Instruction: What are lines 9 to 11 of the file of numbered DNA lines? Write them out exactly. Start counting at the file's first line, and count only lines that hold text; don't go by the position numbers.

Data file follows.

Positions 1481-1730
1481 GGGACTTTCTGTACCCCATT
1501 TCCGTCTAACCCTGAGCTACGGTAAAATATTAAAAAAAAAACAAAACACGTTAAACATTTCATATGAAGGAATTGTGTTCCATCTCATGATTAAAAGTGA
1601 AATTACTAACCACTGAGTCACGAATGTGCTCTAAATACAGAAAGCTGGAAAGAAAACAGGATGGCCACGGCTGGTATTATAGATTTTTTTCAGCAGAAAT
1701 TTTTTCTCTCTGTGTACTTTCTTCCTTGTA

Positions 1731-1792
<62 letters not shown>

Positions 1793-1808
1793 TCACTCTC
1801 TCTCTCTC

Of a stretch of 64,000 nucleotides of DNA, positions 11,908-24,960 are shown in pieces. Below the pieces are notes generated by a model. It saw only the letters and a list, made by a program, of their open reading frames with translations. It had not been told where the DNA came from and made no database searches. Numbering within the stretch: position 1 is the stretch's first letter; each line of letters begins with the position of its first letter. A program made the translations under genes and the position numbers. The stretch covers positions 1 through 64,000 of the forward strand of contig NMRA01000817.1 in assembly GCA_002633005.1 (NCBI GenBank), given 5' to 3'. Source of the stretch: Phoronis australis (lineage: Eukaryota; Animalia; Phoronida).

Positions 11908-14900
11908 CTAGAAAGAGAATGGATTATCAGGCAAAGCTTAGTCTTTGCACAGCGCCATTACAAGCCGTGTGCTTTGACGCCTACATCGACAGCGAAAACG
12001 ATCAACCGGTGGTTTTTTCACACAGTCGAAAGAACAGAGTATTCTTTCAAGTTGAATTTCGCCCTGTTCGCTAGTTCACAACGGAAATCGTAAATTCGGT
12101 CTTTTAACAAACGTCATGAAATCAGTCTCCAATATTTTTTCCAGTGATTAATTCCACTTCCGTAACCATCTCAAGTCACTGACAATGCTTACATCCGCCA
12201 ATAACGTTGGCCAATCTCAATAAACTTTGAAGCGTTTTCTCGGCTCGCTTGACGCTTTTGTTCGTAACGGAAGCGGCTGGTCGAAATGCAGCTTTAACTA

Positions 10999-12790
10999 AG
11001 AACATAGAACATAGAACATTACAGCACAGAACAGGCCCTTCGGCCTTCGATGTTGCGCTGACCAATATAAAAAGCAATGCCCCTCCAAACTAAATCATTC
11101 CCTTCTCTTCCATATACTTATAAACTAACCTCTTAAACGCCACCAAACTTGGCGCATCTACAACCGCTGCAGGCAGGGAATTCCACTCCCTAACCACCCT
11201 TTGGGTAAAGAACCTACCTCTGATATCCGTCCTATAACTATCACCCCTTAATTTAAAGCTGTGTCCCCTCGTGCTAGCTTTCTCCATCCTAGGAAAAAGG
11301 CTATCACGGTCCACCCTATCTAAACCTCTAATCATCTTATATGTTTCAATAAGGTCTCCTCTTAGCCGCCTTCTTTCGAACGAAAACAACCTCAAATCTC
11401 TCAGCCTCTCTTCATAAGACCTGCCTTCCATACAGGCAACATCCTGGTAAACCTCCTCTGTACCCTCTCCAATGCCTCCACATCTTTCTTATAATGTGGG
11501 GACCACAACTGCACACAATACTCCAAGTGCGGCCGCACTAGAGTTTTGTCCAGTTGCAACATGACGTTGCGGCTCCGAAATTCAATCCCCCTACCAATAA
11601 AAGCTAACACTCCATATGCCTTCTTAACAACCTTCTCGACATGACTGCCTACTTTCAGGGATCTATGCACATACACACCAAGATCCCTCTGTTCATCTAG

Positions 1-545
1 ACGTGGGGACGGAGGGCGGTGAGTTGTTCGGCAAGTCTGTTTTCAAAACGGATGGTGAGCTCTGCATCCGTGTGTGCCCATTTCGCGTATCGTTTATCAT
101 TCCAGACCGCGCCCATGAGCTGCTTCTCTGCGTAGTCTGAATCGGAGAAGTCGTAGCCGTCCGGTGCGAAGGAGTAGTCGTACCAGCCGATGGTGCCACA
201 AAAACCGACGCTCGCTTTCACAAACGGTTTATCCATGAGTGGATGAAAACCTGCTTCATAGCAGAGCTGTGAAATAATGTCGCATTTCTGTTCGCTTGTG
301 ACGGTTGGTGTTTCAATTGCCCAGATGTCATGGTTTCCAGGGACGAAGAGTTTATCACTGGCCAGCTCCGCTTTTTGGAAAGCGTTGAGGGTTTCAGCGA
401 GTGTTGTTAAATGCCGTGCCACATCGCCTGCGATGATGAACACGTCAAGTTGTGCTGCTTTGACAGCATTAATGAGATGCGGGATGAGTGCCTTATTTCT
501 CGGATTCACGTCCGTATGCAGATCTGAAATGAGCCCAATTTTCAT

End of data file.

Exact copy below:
1793 TCACTCTC
1801 TCTCTCTC

Of a stretch of 64,000 nucleotides of DNA, positions 11,908-24,960 are shown in pieces. Below the pieces are notes generated by a model. It saw only the letters and a list, made by a program, of their open reading frames with translations. It had not been told where the DNA came from and made no database searches. Numbering within the stretch: position 1 is the stretch's first letter; each line of letters begins with the position of its first letter. A program made the translations under genes and the position numbers. The stretch covers positions 1 through 64,000 of the forward strand of contig NMRA01000817.1 in assembly GCA_002633005.1 (NCBI GenBank), given 5' to 3'. Source of the stretch: Phoronis australis (lineage: Eukaryota; Animalia; Phoronida).